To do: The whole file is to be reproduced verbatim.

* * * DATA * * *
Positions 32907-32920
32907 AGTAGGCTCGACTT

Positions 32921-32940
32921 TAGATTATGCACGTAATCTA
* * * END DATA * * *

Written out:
Positions 32907-32920
32907 AGTAGGCTCGACTT

Positions 32921-32940
32921 TAGATTATGCACGTAATCTA